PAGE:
AMY GOODMAN: We’re talking to Kathy Kelly, who faces prison today about to be sentenced in Wisconsin. Kathy, a lot of people who opposed the war are dedicating this year to trying to work electoral against the president who invaded Iraq, against president Bush, instead you are facing two prison terms, will be in prison. Do you think that is the most effective way to express your opposition to the current policy?
KATHY KELLY: Well, I do believe that is one way. I don’t like to, you know, organize in my own mind hierarchies of what is the best way. But it is a good way for those who can, to proceed. It seems to me that it’s very important that the Bush administration not get a mandate from U.S. people to continue more of the terrible setbacks that he’s occasioned for people throughout the world and also here in the United States with regard to the lack of an energy plan and the setback in terms of economic realities. There are so many things that he has done that I think have been ruthless and indefensible. But I don’t think it would be wise for us to think that all we need to do is switch over to the Democratic Party and things would be different. I don’t see any presidential candidate, except Dennis Kucinich, who is willing to clearly arctic late the needs for energy plan that involves us changing our lifestyles and I think that that is crucial. It is unavoidable. If we’re not willing to either start asking other countries, ok, what price do you want us to pay for your precious and irreplaceable resources, and either pay it or say final another way to live without those resources and also address the actual war that is going on against the biodiversity of the planet. These are the major, major issues and I think other things come up as smoke screens that distract us from what really ought to preoccupy us and that is so important when people consider the war on terror because, again, no matter what’s happening in the debates with Richard Clarke, which is all very important and ought to go under intense scrutiny, it still begs the question what is the root cause of terror and if we don’t start to address that, what kinds of terrible situations will western leaders be bring their populations into?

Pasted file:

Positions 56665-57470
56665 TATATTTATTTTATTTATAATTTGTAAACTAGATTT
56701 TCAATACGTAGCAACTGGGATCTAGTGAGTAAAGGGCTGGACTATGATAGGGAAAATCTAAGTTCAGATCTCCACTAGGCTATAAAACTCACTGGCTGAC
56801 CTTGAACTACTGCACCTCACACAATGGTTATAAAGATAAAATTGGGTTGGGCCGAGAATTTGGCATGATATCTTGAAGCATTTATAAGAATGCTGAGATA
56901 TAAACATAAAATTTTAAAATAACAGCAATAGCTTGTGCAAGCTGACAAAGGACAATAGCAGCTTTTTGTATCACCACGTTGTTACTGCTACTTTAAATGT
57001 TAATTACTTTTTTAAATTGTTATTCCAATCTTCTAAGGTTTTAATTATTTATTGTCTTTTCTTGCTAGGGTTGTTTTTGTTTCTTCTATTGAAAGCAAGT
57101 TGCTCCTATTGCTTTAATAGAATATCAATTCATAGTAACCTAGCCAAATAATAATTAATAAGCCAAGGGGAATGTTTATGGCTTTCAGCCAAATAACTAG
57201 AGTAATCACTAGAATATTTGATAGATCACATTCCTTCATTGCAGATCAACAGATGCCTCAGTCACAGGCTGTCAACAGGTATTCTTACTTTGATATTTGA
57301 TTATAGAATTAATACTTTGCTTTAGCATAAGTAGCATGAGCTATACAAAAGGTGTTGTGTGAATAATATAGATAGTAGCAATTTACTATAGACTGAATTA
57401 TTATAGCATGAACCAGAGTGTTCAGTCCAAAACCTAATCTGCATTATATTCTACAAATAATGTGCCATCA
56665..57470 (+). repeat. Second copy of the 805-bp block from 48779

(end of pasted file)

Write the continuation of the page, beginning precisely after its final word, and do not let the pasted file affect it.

AMY GOODMAN: Kathy, it is interesting that you say none of the candidates except Dennis Kucinich, because there was a major unity meeting on Thursday of all the democratic candidates rallying around John Kerry and Kucinich was the only one who was not there. You have spent much of the last year, during the bombing of Iraq, in Iraq. In the last week, Iraq has headlines again because of Richard Clarke, the former counterterrorism chief in the White House, who says that the war in Iraq is — was a diversion from weakened the war on terror. What is your response to this key establishment figure who was there through Clinton’s presidency and then through Bush’s invasion of — in the lead up to the invasion of Iraq?
KATHY KELLY: Well, I think he’s shown a certain amount of courage in coming forth with what he must have presumed would bring him a great deal of heat and political slime campaigning. One can’t help, having been in Iraq during the bombardment, which was so dreadful for people, both during the bombardment and in the terrible, terrible aftermath, one can’t help but wish he would have spoken up sooner. What if he would have been able to make a difference? We were so close, I think, to being able to restrain Tony Blair and then possibly George Bush. And, you know, why did he go along with administration policies as long as he did? But I think again we’re not being asked to examine maybe one of the more terrifying question, which is if the united states knew that Iraq didn’t have weapons and went ahead and attacked Iraq, more or less went to war against Iraq because it knew it could, that Iraq couldn’t fight back, isn’t that fairly counterproductive? Aren’t other countries all over the world going to be trying very hard? Never mind Al Qaeda to get these kinds of weapons so that they’ll be protected and the weapon proliferations is then going to create, I think in the future, a terror that is inescapable for future generations.
AMY GOODMAN: Kathy Kelly, I want to thank you for being with us. Veteran peace activist, Nobel Peace Prize nominee Kathy Kelly will be sentenced today for a protest at the ELF facility in northern Wisconsin in just about a week. She will also be going to prison for her protest at the School of the America’s in Fort Benning, Georgia.